Published May 12, 2012
A blind firearms enthusiast can have his gun collection back, a New Jersey judge ruled Friday, in the latest development of what has become an ongoing Second Amendment rights saga.
A prosecutor's office had asked a judge to revoke Steve Hopler's gun permit and seize all guns in his possession arguing that Hopler abused alcohol and posed a danger to others, NJ.com reports.
But the troubles allegedly first started back in 1994 when police revoked his permit after learning he was blind. Hope, now 49, won an appeal to get the permit back with a stipulation; Hope can only fire a weapon under the supervision of a trained adult, NJ.com reports.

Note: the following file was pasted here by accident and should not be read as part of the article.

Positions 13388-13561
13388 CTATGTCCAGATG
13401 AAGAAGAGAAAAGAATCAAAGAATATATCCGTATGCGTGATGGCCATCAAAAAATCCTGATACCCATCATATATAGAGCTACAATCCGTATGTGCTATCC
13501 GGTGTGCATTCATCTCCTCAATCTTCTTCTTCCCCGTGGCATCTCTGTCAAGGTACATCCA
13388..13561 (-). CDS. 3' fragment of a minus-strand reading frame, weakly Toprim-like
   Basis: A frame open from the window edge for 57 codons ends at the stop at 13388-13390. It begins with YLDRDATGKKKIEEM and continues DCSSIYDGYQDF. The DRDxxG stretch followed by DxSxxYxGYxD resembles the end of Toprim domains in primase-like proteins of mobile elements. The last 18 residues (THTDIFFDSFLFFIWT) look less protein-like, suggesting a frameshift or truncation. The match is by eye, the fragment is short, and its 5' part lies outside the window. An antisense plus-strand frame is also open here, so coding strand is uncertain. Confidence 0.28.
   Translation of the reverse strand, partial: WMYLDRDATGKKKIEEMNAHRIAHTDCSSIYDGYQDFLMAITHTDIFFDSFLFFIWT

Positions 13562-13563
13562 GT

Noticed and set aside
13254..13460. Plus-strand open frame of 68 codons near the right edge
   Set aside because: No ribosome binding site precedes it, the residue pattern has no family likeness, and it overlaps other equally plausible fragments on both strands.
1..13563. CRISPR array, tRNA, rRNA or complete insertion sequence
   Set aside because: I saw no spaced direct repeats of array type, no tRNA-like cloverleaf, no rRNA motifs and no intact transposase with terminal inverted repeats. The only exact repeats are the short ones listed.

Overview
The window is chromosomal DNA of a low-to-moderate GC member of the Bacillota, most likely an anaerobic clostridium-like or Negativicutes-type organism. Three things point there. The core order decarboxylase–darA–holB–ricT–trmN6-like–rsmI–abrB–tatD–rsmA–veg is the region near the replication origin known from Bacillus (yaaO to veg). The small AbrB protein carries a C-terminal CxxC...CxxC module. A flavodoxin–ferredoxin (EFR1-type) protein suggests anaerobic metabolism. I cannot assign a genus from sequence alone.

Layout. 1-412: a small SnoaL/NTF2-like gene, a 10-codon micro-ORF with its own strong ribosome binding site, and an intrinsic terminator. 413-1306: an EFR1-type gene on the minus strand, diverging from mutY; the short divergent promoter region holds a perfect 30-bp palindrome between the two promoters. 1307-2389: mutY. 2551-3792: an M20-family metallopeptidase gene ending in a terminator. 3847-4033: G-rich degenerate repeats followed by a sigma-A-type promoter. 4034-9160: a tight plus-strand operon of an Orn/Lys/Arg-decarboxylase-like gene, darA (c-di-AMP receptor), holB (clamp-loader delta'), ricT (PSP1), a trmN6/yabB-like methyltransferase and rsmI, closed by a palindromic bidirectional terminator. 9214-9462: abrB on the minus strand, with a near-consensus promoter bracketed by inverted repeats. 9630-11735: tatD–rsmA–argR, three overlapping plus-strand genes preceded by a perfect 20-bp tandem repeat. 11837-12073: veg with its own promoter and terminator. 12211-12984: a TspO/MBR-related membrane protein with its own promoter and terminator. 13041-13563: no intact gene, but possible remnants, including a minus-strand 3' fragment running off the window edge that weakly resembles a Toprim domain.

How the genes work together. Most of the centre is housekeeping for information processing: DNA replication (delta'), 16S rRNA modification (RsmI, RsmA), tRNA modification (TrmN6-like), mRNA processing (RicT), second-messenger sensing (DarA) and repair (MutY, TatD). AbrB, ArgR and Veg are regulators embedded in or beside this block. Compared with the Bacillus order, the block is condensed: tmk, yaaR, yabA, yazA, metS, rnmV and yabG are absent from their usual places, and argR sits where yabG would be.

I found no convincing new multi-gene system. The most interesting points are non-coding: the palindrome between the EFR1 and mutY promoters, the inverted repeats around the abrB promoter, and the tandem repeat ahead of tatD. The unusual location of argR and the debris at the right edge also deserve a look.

"First it was, 'He can't own guns because he's blind.' Now they tried, 'you're a habitual drunkard and we think it’s improper because you're a habitual drunkard,'" Hope's attorney, referring to a 2004 incident in which he was convicted of being unruly in a bar, told NJ.com.
The most recent debacle stems from a 2008 incident when Hopler accidentally shot himself in the shin while cleaning one of his guns. While hospitalized, his ex-tenant broke into his apartment and stole guns from his apartment, and one was found to be used in a suicide, NJ.com reports.
Hopler became legally blind in 1991 as a result of diabetes, the news station reports.
"He's always enjoyed collecting. When he lost his sight it was just a continuation not what he'd done his whole life," his attorney said. "It's a hobby and you know what? It’s his right."